Green stormwater management clean urban streams

Raingardens and rainwater capture tanks can help mitigate the harmful ecological impacts of a warming climate and runoff pollution.

Raingardens and rainwater capture tanks can help mitigate the harmful ecological impacts of a warming climate and runoff pollution.

Catching urban runoff in rain gardens and rainwater capture tanks improves the water quality of nearby streams and rivers and lower water temperatures that have risen in the region due to climate change and the urban heat island effect, according to a new report spanning two decades in the greater Melbourne metropolitan area of Australia. 

When natural landscapes are replaced with urban infrastructure environments, the temperature of an area also increases. This is a phenomenon known as the urban heat island effect.  As water runs through urban areas with impervious surfaces, it picks up pollutants and heat before discharging into waterways. The compound effects of urban expansion and climate change in the study region have increased the water temperature of nearby streams by as much as 5 degrees Celsius (9 degrees Fahrenheit). 

Raingardens and rainwater tanks were able to restore degraded streams by filtering and cooling runoff before it entered the waterway, according to the study in AGU’s Water Resources Research. Green stormwater infrastructure reduced the steams’ peak summer temperatures by about 5 degrees Celsius (9 degrees Fahrenheit). It effectively counteracts the regional warming.   

These catchment systems also filter runoff from human activities, such as car washing, spilled gasoline, sewage, fertilisation and irrigation. It prevented excess nutrients from entering the stream ecosystems.  

The study is one of the longest and most extensive to be completed on green stormwater control measures. It found that rain gardens and rainwater capture tanks effectively reduced water temperatures and pollution in nearby streams at least 90 per cent of the year.  

“In areas where we had green infrastructure systems in place, we saw significant water quality improvements,” said Christopher Walsh, an ecosystem scientist at the University of Melbourne. 

Reducing heat and pollution

Green stormwater control measures come in many forms. They are designed following the unique layout of each urban area. This study had two designs: rain gardens and rainwater capture tanks strategically placed where runoff from roofs and roads could be intercepted.  

Raingardens were constructed and filled with high-filtration soils to remove pollutants before municipal runoff flowed into nearby streams.  Rainwater capture tanks reduced total runoff. They often direct water into neighbouring rain gardens for filtering before flowing into the streams.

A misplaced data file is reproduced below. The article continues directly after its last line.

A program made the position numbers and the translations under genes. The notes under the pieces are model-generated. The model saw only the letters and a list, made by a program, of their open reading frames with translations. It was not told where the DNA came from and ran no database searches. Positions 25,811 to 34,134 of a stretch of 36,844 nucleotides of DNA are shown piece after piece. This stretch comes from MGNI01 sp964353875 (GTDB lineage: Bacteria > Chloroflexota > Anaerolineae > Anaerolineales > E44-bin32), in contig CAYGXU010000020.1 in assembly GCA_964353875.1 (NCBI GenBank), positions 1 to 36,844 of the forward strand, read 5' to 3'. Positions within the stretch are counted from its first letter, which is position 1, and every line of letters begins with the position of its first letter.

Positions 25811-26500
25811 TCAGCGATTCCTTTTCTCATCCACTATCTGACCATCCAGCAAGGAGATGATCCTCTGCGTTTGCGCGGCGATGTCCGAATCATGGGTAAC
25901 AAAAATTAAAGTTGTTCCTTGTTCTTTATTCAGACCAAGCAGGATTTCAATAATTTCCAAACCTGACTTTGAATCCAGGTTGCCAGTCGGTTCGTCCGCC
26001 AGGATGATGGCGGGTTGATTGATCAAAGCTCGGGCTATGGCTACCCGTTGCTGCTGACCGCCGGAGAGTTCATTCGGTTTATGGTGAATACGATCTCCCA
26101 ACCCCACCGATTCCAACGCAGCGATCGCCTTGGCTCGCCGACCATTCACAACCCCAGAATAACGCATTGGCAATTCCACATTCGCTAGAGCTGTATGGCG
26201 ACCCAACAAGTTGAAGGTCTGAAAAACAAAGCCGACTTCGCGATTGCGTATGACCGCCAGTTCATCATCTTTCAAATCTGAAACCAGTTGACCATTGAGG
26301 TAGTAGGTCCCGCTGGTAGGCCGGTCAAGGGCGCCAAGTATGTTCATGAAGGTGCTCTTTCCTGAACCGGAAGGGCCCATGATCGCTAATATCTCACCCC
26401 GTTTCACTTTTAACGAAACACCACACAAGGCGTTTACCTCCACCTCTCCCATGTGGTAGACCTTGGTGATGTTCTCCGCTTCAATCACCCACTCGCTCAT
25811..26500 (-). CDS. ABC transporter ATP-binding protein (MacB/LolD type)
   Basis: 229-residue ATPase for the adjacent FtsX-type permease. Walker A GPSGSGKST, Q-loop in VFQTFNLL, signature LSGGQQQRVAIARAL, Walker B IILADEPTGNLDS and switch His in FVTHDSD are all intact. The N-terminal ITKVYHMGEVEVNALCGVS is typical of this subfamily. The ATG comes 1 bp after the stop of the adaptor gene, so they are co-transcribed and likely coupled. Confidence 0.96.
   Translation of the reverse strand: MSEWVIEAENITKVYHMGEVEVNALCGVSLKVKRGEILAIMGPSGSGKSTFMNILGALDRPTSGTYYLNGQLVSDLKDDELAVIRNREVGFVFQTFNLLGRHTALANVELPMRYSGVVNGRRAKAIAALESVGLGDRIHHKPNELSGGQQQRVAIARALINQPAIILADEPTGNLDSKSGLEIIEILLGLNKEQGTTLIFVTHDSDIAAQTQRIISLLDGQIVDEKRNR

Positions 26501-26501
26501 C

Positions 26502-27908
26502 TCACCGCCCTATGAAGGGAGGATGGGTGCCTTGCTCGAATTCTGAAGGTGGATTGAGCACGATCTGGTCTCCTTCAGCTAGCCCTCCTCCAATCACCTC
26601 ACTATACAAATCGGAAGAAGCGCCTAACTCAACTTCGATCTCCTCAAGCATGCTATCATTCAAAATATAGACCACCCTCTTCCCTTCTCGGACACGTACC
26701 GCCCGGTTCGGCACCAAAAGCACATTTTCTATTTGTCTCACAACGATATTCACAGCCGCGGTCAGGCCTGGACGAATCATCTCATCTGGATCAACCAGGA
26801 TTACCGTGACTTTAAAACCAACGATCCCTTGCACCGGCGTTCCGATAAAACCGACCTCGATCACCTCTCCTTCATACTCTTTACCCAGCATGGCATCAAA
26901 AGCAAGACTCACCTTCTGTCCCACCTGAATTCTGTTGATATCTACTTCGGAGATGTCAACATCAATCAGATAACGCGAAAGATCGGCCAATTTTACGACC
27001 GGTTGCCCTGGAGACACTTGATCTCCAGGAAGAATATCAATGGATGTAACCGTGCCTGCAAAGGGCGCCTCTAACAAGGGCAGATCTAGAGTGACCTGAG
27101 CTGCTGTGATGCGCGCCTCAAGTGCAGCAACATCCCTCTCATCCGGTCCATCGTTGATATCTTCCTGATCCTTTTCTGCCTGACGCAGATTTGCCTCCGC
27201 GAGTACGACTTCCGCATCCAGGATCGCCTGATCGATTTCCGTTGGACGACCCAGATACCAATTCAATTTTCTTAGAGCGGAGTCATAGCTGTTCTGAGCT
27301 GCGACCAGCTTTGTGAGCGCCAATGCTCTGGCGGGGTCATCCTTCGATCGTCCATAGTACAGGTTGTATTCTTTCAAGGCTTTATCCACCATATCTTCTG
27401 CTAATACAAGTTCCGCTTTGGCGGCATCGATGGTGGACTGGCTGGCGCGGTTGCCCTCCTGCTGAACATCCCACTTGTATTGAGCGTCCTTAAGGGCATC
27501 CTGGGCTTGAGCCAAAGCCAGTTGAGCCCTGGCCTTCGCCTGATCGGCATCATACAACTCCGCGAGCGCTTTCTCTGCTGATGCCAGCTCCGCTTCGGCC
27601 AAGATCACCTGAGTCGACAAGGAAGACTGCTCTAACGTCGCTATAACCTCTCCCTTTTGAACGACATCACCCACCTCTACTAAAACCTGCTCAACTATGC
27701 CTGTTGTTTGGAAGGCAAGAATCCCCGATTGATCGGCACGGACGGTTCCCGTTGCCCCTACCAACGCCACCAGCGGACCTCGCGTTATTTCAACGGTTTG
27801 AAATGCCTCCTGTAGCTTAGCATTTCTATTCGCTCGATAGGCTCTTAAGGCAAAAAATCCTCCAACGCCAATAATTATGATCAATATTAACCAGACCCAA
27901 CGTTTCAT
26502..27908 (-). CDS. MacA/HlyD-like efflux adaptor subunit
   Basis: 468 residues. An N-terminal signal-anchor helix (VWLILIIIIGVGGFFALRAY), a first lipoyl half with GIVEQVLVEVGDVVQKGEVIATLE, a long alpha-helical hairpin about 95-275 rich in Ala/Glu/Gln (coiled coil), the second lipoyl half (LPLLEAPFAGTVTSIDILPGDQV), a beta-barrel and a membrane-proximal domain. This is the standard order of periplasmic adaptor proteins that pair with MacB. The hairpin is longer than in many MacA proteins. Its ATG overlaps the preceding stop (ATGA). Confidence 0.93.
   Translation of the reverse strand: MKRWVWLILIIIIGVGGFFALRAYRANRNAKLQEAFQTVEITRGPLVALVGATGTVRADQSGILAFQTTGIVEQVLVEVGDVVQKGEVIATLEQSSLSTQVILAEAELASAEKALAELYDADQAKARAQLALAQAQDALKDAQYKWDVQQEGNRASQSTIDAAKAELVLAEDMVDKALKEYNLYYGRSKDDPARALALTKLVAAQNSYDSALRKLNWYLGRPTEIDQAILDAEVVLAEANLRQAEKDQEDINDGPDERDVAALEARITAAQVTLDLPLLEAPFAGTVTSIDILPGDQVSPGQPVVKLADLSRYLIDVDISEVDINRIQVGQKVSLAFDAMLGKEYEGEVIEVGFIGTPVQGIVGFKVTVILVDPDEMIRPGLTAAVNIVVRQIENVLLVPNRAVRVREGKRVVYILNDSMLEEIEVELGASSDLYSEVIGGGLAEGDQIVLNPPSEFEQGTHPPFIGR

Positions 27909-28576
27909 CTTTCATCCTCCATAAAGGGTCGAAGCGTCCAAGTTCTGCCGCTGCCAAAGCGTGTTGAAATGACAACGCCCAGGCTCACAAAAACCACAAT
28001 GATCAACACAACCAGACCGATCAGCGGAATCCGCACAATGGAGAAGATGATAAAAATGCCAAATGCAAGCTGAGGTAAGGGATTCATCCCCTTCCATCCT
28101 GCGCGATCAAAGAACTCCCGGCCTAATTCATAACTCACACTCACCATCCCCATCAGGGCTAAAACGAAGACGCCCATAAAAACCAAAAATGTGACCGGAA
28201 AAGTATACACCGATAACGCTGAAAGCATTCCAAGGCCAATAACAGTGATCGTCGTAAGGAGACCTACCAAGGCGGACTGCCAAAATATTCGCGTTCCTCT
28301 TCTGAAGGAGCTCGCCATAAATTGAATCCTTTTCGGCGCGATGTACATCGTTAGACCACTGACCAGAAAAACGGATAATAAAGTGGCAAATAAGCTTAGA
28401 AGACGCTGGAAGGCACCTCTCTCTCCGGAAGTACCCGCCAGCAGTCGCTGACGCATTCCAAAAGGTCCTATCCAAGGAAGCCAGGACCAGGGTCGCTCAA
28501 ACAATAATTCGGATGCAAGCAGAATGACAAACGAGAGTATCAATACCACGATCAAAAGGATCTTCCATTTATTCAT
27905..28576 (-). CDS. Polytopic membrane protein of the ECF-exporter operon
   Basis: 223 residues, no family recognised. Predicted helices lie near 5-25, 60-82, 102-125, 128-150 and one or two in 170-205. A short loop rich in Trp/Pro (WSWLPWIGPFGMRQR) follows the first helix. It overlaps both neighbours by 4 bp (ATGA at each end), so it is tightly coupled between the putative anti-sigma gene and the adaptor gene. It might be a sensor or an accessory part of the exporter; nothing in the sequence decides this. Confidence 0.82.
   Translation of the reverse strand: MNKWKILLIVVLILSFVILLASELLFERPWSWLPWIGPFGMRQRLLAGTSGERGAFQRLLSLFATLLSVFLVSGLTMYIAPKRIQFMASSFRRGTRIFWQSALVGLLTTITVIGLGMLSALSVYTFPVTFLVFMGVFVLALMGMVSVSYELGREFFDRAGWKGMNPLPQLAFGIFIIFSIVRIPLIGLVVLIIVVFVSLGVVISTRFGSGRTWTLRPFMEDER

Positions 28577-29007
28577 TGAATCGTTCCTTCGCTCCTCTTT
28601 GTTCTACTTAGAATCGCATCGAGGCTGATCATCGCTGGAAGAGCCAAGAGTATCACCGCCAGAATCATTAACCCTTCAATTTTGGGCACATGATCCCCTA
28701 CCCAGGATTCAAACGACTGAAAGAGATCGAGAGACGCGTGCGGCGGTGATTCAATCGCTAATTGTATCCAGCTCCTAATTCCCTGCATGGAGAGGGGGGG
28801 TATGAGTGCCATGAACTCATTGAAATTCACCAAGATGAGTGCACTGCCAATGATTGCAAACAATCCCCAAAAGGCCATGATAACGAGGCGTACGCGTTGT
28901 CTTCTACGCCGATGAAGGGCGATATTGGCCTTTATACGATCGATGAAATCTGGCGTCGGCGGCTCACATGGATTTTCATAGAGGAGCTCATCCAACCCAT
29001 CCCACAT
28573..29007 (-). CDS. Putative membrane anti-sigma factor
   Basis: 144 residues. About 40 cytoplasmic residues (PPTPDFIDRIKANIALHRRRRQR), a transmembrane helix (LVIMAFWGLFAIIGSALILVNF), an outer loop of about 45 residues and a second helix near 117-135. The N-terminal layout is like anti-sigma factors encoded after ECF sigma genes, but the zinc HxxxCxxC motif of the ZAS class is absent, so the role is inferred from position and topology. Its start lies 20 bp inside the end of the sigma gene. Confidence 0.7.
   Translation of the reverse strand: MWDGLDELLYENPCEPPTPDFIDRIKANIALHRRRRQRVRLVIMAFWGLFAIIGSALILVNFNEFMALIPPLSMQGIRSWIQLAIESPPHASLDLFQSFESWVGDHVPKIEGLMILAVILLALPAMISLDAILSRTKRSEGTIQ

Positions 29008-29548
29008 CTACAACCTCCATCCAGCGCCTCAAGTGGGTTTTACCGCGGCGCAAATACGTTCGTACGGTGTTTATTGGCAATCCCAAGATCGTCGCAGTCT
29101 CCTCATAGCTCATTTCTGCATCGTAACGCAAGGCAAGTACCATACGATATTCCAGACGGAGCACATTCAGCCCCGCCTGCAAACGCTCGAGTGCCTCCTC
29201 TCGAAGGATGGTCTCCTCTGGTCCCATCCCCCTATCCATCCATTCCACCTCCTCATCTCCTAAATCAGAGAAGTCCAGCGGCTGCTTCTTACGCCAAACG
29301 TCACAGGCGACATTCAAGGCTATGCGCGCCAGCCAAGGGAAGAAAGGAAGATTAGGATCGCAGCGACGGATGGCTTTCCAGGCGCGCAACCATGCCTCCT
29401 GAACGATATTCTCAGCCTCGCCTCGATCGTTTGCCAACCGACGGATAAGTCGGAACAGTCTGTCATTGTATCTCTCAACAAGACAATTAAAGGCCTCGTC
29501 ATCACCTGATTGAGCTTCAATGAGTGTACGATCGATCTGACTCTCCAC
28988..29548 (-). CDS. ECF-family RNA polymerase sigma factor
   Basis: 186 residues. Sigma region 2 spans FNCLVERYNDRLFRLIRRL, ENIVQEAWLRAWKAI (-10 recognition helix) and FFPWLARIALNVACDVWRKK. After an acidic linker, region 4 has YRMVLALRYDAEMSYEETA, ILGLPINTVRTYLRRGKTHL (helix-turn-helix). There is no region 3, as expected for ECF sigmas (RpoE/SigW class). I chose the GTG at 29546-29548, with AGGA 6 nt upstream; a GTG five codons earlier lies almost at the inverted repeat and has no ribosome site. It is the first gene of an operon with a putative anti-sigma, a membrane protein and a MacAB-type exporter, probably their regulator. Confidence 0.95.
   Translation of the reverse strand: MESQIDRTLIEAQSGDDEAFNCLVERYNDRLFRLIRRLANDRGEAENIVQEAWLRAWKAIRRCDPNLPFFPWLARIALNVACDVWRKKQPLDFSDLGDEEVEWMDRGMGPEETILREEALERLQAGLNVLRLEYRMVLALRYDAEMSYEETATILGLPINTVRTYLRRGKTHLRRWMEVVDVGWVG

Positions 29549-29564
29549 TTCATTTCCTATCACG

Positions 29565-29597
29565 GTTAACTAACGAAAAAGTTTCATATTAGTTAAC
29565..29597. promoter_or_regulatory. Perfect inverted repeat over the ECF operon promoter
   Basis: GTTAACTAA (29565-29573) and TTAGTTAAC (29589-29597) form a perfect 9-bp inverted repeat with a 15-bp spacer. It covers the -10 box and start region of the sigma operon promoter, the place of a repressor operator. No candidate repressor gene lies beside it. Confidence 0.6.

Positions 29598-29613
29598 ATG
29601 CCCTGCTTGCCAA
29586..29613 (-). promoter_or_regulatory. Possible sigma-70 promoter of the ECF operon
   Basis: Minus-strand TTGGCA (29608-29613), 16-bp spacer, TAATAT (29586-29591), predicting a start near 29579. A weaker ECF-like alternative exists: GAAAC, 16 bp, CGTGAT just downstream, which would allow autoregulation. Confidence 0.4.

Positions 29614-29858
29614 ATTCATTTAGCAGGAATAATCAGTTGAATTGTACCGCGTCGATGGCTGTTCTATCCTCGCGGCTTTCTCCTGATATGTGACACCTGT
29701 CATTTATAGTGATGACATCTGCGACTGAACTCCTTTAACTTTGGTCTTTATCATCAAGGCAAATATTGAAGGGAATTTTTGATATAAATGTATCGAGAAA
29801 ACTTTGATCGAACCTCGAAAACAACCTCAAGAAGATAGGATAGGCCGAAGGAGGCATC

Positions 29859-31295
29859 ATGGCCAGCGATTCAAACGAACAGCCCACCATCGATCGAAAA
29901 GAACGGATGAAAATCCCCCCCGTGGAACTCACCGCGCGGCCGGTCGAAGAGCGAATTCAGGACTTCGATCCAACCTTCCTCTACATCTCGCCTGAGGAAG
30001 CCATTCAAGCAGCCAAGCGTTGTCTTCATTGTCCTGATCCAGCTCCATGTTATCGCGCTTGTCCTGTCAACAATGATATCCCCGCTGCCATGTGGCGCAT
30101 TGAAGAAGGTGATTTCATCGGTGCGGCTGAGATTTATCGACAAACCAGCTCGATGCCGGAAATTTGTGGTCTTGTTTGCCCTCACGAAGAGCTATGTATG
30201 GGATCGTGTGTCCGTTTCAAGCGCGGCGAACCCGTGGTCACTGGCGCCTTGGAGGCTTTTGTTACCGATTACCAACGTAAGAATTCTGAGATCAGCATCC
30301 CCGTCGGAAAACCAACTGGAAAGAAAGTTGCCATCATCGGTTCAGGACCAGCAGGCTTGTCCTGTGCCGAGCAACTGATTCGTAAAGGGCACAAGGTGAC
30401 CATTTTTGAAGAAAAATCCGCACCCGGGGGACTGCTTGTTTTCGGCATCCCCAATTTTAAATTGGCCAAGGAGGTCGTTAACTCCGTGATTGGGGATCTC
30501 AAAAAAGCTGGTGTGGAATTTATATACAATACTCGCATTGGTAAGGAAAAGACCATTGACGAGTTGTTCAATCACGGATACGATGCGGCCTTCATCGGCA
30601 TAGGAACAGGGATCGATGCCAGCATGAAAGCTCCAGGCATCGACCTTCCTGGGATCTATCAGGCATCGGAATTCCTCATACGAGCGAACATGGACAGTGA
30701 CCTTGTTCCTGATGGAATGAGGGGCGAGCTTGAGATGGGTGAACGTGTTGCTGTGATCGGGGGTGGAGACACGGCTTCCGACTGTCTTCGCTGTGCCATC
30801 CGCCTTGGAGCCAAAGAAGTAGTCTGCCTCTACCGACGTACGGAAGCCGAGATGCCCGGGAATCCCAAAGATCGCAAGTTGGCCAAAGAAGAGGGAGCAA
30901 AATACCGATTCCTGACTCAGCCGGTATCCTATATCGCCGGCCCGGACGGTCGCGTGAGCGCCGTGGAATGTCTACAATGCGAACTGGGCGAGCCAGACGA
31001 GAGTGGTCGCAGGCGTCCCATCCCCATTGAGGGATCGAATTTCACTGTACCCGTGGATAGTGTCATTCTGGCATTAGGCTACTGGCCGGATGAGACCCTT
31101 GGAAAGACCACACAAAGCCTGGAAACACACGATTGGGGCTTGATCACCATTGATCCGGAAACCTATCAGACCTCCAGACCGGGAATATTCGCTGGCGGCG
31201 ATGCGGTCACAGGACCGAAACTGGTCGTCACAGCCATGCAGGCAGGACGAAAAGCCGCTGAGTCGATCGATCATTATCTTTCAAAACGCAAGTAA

Unlike roofs and roads, soils are porous and are filled with air pockets that can hold water. On average, only about 10 per cent of the rainwater that landed on soils in the study region flowed into nearby waterways. Soils absorb and distribute most of the water to trees and vegetation. The water plants don’t take up is filtered and cooled as it slowly flows through the ground towards the stream.   

When water temperatures and nutrients are higher than in a typical healthy stream, ecosystems can degrade. That is because plants and animals are not adapted to the changing conditions. Excess algal growth and decreased oxygen levels are two potential effects of abnormally warm and nutrient-flooded streams. When left unchecked, these conditions can be fatal for life that depends on the stream for survival. Walsh said that fishing and recreational activities are popular at the streams examined in the study. Maintaining a healthy stream ecosystem is central to carrying on with these pursuits. 

The future of green stormwater control infrastructure

Green stormwater control measures can improve the health of the ecosystems we depend on. This study covered a lot of ground in both time and space but was limited in infrastructure development due to incompatibilities with current municipal layouts. 

“An existing urban area can be challenging to retrofit,” Walsh said. “If you can have enough [raingardens and rainwater tanks] in an area that’s not already urbanised, you should be able to protect streams and their water quality.” 

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